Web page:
Logo IMG


Brushes with Greatness

Thomas Isenhour

On Giants' Shoulders: Great Scientists and their Discoveries—from Archimedes to DNA. Melvyn Bragg. 384 pp. John Wiley and Sons, 1999. $22.95.

On Giants' Shoulders is a giant of a book. The stories are personal, historically and scientifically interesting—and bound to capture the imagination of scientist and layperson alike. Bragg presents the humanness of 12 scientific geniuses from Archimedes to Watson, simultaneously interpreting the significance of their work. He does this with the worthy help of modern scientists who include such great spokesmen as Paul Davies, Richard Dawkins and Roger Penrose. The text contains poignant entries such as the letter Lavoisier wrote to his wife the night before he was executed by the French Revolutionary Council, Marie Curie's diary note on learning of the death of her husband, Pierre, and a letter from none other than Charles Dickens asking Faraday for lecture notes that he wanted to publish.

He concludes with a chapter on where we are now, quoting authors such as Jocelyn Bell Burnell, John Maddox and John Horgan on whether science is standing on a great threshold of discovery or has reached its limit and will have to concentrate on increasingly less significant details in the future. Reading the last chapter alone is worth the price of the book. Conclusions are drawn by many of our modern greats, but the reader, or more likely the future, will have to decide who is right.

Bragg begins with Archimedes, whom he claims is the first scientist. Many historians give this honor to Aristotle, but Bragg makes his case for Archimedes well. Then he proceeds with fascinating insights into the lives and careers of Galileo, Newton, Lavoisier, Faraday, Darwin, Poincaré, Freud, Curie, Einstein, Crick and Watson. I was glad to see Freud included, as many writers of science ignore him completely. Poincaré is perhaps the only real surprise, although he is certainly underappreciated. Many, myself included, would argue that Maxwell should not have been left out. Some might argue that Dalton should have been chosen rather than Lavoisier.

On Giants' Shoulders reads so well that it is easy to overlook the masterful way that Bragg has integrated quotations from his many interviews with Peter Atkins, Richard Dawkins, Oliver Sacks, Susan Quinn, Evelyn Fox Keller and others. It is a refreshing approach to have these modern, articulate scientific thinkers commenting on the significance of the greatest scientific thinkers of the past, one that perhaps only a journalist like Bragg would have used. Although not a scientist himself, Bragg has shown us the value of the journalistic method. I enjoyed this book immensely and only wish that I could have been present at the interviews that Bragg conducted. I recommend On Giants' Shoulders to anyone who finds science, scientists or the workings of great minds interesting.—Thomas L. Isenhour, Chemistry and Biochemistry, Duquesne University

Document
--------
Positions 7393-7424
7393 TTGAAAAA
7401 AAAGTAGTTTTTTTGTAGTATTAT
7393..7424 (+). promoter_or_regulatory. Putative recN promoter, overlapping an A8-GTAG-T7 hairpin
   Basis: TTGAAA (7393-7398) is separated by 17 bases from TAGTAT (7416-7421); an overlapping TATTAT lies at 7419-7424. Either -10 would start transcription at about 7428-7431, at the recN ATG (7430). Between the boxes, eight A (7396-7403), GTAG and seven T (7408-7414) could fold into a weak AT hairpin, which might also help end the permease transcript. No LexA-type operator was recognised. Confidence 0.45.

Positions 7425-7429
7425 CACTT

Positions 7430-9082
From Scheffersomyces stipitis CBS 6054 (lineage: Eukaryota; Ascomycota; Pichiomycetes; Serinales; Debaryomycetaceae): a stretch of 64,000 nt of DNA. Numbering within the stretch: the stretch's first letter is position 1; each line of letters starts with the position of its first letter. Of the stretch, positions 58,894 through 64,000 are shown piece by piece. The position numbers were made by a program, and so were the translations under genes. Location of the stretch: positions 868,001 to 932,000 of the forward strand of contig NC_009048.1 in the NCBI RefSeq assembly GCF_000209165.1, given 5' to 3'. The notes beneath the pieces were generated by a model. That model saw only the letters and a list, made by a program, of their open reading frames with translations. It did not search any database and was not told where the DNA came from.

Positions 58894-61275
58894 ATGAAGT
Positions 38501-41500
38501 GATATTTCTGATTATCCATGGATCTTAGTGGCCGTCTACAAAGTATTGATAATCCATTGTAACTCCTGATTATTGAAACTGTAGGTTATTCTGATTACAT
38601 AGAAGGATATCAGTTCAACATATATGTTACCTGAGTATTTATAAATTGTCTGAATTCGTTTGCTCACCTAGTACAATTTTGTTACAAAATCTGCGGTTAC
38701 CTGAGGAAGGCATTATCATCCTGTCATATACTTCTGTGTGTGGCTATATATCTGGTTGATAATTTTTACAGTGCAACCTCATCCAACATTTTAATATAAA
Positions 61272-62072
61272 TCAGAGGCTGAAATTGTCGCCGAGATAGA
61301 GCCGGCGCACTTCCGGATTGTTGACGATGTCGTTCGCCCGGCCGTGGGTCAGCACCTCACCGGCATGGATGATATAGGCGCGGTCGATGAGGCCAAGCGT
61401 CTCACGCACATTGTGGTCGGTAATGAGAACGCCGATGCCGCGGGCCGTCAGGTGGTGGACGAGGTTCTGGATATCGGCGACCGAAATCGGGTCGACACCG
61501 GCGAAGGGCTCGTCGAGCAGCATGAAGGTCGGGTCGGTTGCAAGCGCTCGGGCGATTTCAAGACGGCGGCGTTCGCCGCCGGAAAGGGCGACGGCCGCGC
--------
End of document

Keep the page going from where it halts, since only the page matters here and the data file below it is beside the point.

Connect With Us:

    Pinterest Icon Google+ Icon Twitter Icon Facebook Icon Sm

Pizza Lunch Podcasts

African Penguins"Penguins are 10 times older than humans and have been here for a very, very long time," said Daniel Ksepka, Ph.D., a North Carolina State University research assistant professor. Dr. Ksepka researches the evolution of penguins and how they came to inhabit the African continent.

Because penguins have been around for over 60 million years, their fossil record is extensive. Fossils that Dr. Ksepka and his colleagues have discovered provide clues about migration patterns and the diversity of penguin species.

Click the Title to view all of our Pizza Lunch Podcasts!

Subscribe to Free eNewsletters!

  • Sigma Xi SmartBrief:

    A free daily summary of the latest news in scientific research. Each story is summarized concisely and linked directly to the original source for further reading.

  • American Scientist Update

  • An early peek at each new issue, with descriptions of feature articles, columns, Science Observers and more. Every other issue contains links to everything in the latest issue's table of contents.

  • Scientists' Nightstand

  • News of book reviews published in American Scientist and around the web, as well as other noteworthy happenings in the world of science books.

    To sign up for automatic emails of the American Scientist Update and Scientists' Nightstand issues, create an online profile, then sign up in the My AmSci area.


Of Possible Interest

Book Review: Living Color

Book Review: Keeping the Holmes Fires Burning

Book Review: “The Colonel Says”

Subscribe to American Scientist